When Dan Shaughnessy writes about the Baseball Hall of Fame, shivers run up and down my spine. But then again, that's generally true for most members of the BBWAA that refuse to evolve along with the game.
But when it came time to explain his votes on this year's Hall of Fame ballot, Shaughnessy took things to a new level. On an absolutely loaded ballot, Shaughnessy voted for five players out of the ten maximum: Tom Glavine, Greg Maddux, Jack Morris, Curt Schilling, and Frank Thomas. It's not who Shaughnessy voted for that's the issue – it's his backwards methodology behind his selections.
Why didn't Shaughnessy vote for Mike Piazza or Jeff Bagwell, who never failed a test for PEDs? Well, "they just don't look right". Seriously, that's the crux of his argument: he can't prove anything and has no evidence that either took PEDs, but there's just something about both players that rubs him the wrong way. That's apparently a completely valid argument in Shaughnessy's mind. Jason Collette, a writer for ESPN and Fangraphs among others, skewered Shaughnessy's logic on his personal blog, saying that "excluding others on National Enquirer-like stories does a dishonest to journalism". And that point is true: would Shaughnessy dare write a column about these baseless accusations? If he wouldn't, why is he using that as criteria in Hall of Fame voting?
Another example of Shaughnessy's hypocrisy comes near the end of his column, when he says "not voting for [Tim] Raines and [Edgar] Martinez also feels totally unfair. I just never thought of them as Hall of Famers." Except for last year, I guess, when Raines was on Shaughnessy's ballot along with Alan Trammell, who was absent this year despite plenty of room for him.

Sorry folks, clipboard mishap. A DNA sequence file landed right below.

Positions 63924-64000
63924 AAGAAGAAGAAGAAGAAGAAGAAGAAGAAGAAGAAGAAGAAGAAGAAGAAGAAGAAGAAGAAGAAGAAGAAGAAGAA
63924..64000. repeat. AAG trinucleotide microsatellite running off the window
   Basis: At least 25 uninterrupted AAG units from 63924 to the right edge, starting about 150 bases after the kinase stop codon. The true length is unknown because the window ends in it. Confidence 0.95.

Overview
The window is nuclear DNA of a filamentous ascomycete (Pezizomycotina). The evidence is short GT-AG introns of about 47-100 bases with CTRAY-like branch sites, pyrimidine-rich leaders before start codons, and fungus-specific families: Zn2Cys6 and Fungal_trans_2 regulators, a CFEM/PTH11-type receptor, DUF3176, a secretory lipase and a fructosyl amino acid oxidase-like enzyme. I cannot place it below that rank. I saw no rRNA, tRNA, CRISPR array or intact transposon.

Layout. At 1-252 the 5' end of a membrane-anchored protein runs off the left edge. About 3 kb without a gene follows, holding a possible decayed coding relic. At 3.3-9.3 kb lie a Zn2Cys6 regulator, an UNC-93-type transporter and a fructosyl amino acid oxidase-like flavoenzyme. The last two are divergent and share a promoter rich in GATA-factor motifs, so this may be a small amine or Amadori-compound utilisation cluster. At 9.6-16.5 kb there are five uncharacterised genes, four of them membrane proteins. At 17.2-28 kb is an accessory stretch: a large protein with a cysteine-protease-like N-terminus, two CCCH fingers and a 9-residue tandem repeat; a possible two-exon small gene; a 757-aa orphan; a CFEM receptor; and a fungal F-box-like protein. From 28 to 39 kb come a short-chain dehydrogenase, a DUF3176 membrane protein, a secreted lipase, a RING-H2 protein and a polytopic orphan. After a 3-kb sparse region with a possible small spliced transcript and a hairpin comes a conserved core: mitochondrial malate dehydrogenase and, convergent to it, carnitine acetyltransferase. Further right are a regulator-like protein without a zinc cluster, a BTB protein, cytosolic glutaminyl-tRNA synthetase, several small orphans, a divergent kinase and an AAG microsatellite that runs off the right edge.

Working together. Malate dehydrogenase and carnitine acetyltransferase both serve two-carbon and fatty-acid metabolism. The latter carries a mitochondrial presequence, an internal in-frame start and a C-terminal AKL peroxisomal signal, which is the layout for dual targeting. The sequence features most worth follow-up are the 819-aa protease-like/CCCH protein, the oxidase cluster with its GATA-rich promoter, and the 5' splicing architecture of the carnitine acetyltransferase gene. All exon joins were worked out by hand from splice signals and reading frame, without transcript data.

The logic (or lack thereof) that Hall of Fame voters use when casting their ballots never fails to mystify me. Frank Thomas was larger and even more muscular than Bagwell or Piazza, but looks like he'll be elected in his first year of eligibility this season – simply because there weren't any rumors spread about him during his career? Mike Mussina, who "always pitched for good teams", isn't worthy of a Shaughnessy vote, but Morris and Schilling (who each won three World Championships) are?
The point has been made time and time again – the voting process for the Baseball Hall of Fame is broken and needs to be fixed. Ballots like the ones put together by Shaughnessy and Murray Chass (which is so putrid that I'm not even going to link to it) are perfect examples of that broken process.